McClelland & Stewart, 2019
Reviewed by Brooklynn Hook
“Wood is time captured. A map. A cellular memory. A record.” Spanning 138 years, Greenwood is structured like the cross-section of a tree, the rings of which physically record time passing, and is reflected visually in the novel’s Table of Contents. The oldest events occur in 1908, nestled in the middle rings, and the near future events of 2038 hover on the outer rings.
The novel begins in the outer ring with Jacinda, who prefers to go by Jake, Greenwood. Jake works as an overqualified tour guide in one of the world’s last remaining forests on Greenwood Island, a place where rich people congregate to experience the dwindling trees, “to be regenerated in the humbling loom of their shadows. To stand mutely in their leafy churches and pray to their thousand-year-old souls.” It pays Jake’s bills. Of course student loan debt has outlasted the trees. Jake thinks the island’s connection to her family name is sheer coincidence until someone from her past appears with a book that could give her the family history she has never had and has long desired.
The next section brings the reader to 2008. Liam Greenwood, a contractor and gifted carpenter, has just suffered an accident on the job and reflects on his life as he dies.
1974 introduces environmental activist Willow Greenwood as she attempts to rectify the destruction caused by her family’s vast timber empire.
In 1934, Everett Greenwood is alone in his squat shack in the woods where he collects maple syrup when he hears the cries of an abandoned infant. In this moment he makes the decision that gets him tangled up in series of crimes, secrets, and betrayal that follows his family for decades.
In 1908, the centre of the novel, a tragedy binds the fates of two mysterious and wild boys, which sets the events of the novel in motion. The novel then moves forward through time again in a mirror reflection of the first half.
Greenwood is a unique blend of speculative, dystopian, and historical fiction. In his second novel to be long-listed for the Scotiabank Giller Prize, Michael Christie asks the question: “What if most of Earth’s forests were wiped out by fungal infection and insect infestation?” He doesn’t soft-pedal the dire environmental consequences, nor the social impact of the collapse he terms the Great Withering: displacement, gaping divide between rich and poor, and serious health hazards. It makes for a great hook and sets in motion the novel that follows the Greenwood family.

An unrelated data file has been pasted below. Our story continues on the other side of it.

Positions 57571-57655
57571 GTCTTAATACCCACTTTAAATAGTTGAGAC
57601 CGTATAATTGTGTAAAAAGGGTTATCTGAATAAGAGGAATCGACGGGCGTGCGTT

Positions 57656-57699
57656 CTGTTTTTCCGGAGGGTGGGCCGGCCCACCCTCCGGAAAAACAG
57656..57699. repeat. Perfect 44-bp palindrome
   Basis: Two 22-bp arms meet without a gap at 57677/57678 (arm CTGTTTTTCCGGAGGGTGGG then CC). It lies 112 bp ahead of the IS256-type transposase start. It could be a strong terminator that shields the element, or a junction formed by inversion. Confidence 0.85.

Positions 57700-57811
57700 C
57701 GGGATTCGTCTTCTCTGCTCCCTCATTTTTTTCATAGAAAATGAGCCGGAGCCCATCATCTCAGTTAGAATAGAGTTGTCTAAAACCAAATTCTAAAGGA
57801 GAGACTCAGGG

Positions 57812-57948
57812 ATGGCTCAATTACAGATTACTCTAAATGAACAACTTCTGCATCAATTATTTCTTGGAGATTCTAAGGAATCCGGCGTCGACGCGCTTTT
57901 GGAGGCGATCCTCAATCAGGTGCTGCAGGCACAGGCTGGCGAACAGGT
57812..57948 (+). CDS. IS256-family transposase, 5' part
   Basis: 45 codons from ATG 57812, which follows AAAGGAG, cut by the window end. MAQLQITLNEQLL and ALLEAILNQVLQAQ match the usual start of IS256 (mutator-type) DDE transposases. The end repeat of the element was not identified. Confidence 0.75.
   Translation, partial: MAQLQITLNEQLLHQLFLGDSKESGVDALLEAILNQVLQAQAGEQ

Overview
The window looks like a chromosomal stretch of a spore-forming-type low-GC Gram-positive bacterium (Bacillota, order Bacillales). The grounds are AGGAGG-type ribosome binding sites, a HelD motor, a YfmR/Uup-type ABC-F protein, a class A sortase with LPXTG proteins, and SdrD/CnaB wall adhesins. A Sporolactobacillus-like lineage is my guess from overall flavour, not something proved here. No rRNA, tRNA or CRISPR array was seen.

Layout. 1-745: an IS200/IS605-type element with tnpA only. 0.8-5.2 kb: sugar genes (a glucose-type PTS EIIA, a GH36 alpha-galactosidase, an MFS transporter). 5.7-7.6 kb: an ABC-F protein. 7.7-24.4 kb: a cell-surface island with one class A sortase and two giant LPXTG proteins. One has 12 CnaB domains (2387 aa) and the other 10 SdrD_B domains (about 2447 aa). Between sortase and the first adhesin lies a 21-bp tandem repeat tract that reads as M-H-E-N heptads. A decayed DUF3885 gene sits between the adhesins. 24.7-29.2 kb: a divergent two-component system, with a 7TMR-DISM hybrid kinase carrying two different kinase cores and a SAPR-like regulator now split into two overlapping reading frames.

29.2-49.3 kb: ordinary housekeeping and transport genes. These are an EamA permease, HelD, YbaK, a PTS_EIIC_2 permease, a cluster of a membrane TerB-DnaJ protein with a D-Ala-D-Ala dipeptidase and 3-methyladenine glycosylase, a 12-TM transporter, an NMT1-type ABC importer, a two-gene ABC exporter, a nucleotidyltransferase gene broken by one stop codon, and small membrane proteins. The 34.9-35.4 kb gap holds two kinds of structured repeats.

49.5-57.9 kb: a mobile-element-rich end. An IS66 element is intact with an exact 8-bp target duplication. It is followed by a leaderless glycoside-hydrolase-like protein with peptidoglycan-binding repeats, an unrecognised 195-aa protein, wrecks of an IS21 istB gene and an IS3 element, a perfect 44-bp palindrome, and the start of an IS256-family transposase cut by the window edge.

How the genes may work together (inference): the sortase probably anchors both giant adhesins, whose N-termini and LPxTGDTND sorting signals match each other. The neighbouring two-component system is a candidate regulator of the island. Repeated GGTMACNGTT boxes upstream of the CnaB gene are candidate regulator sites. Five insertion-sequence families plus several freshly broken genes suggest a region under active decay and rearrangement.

Christie takes the reader on a riveting, inter-generational journey that starts and ends on an island off the coast of British Columbia. After revealing lies, secrets, joys, sacrifices, loves, and losses, Christie arrives at an answer: “What are families other than fictions? Stories told about a particular cluster of people for a particular reason? And like all stories, families are not born, they’re invented, pieced together from love and lies and nothing else.” The Greenwood family is hardly related through blood, but rather their shared experiences and chance circumstances have brought them together.
Christie insists a family is like a forest, collectively “pooling resources together through intertwined roots, sheltering one another from wind and weather and drought.” People cannot survive without their network of roots, and neither can trees. The Great Withering, a discolouration of fir needles from green to a “cinnamon tinge,” is all too possible in our current climate crisis. Today foliage on some Western Red Cedars turn a rust red after periods of drought, a withering on a smaller scale. Christie’s opinion piece in The Globe and Mail titled, “Canada Needs a National Tree-Planting Program,” urges readers to “put some damn trees in the ground.”
Greenwood is well researched, timely, and advocates for solutions. In a time when it is easy to imagine a future like the one Christie has presented, works like Greenwood are imperative. The plot is driven by mysteries and big questions, as is the nature of speculative fiction and family drama.